This year’s iPhone event is done and dusted, and now we’re all sitting in the interregnum between the announcements and the reviews. I’ve been lucky enough to live blog these events for years, but the process of creating a live blog is weird. I was taking photos for the site during the keynote, and since I’m a “spray and pray” kind of photographer, I took upwards of 1,600 photos in just a couple of hours.
I point that out just to say that my attention was more focused on what Apple was doing than the reaction to it. I only had so much bandwidth, and most of it was taken up by the camera. So when I had a chance later to look at all the coverage (and Twitter jokes), it didn’t come as a huge surprise to see that there was a lot of shrugging this year. “S-year” keynotes often feel like downers to the tech world, even though S-model iPhones are often Apple’s most popular and well-loved devices.
It’s certainly too early to say whether that sales pattern will repeat itself this year, but since my attention was dominated by the keynote, another kind of pattern crystalized for me as I was snapping away with the camera: Apple’s structure for announcing new features has a very specific and repeatable narrative structure.
So that’s what this week’s Processor (hey, it’s back!) is about. Maybe Apple’s framing technique was so easy to see because there were fewer product announcements this year, and the announcements that did happen were so straightforward. I saw Apple framing product announcements in a way very similar to how George Lakoff talks about politicians framing issues.
This year’s framing around the camera was especially fascinating. Arguably, the innovation on the iPhone XS that will be most noticeable to customers is the camera. And with that camera, Apple is trying to do some very similar stuff to what the Pixel 2 does: it takes multiple photos at once, it stitches them together, and it does more computation.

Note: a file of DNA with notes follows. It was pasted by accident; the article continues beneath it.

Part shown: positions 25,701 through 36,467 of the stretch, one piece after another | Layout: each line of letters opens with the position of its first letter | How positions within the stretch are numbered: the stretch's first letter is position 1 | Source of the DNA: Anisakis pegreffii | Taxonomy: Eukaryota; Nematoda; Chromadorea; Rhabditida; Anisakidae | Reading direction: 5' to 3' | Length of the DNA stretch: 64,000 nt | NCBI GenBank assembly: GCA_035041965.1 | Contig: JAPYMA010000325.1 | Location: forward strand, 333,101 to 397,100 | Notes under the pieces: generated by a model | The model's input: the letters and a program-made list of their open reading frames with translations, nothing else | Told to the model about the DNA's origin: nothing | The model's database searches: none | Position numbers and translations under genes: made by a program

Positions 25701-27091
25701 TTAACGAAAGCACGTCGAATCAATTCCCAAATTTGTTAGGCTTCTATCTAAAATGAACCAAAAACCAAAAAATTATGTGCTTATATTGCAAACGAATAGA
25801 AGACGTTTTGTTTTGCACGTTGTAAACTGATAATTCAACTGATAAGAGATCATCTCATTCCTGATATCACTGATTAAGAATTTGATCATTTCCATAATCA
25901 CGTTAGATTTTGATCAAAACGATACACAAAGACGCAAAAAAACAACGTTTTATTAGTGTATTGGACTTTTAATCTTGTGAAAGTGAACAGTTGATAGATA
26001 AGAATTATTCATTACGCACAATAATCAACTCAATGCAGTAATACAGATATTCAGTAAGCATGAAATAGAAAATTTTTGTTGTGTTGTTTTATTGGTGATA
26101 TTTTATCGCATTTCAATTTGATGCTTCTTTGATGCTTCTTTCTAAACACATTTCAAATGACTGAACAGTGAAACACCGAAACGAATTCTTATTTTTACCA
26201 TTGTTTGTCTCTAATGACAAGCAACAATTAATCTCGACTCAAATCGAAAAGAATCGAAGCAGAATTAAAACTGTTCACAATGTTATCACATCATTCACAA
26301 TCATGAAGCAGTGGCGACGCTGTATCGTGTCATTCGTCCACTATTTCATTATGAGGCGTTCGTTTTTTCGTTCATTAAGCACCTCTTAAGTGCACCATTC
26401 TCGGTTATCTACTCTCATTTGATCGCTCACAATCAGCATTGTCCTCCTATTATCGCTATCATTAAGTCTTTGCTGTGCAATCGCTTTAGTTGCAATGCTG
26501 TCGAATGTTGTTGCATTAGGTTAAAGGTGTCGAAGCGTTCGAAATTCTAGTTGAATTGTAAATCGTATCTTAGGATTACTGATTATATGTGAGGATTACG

But you know what didn’t get mentioned at all during the keynote? Any other smartphone cameras. Apple would rather you frame the new iPhone as a thing that’s getting closer to replacing a DSLR, not as a thing that is in the scrum with other smartphone cameras. Apple sets the terms of the world and of the things that exist in it. That’s the frame.
This gives us a basic principle of framing for when you are arguing against the other side: Do not use their language. Their language picks out a frame — and it won’t be the frame you want.
Once the frame is established, within that frame, Apple tells a story where one thing leads to the next. Here’s how that usually goes:
- Talk about how great Apple products have always been
- Talk about specs and tech details on the new thing
- Talk about how Apple’s new thing will let you do amazing new things
Apple keeps doing these keynotes specifically to create that frame and tell that story. They don’t (just) exist so you will know what the new feature or product is; they exist so you can see yourself as a character in Apple’s story. They’re Apple’s best chance to set the terms of the discussion for its products.
Even in an S-year keynote, where the announcements aren’t that game-changing, Apple can still use this narrative-setting structure to shape how people think about their products. It might be even more important in an S-year.
I don’t think that Apple is unique in consciously deploying a narrative frame as a technique, but I do think that the company has shown a deeper, more conscious awareness of its structure and importance than anybody else. It knows that most people will forget the feature but remember the story arc — or at least remember the feeling that story arc is meant to evoke.
To be clear, I’m not pointing out these rhetorical techniques because I think they’re somehow disingenuous. Apple may be deploying tactics we more often see in political discourse, but that doesn’t mean that it’s just propaganda. It’s marketing. And Apple has proven itself to be very good at marketing over the years.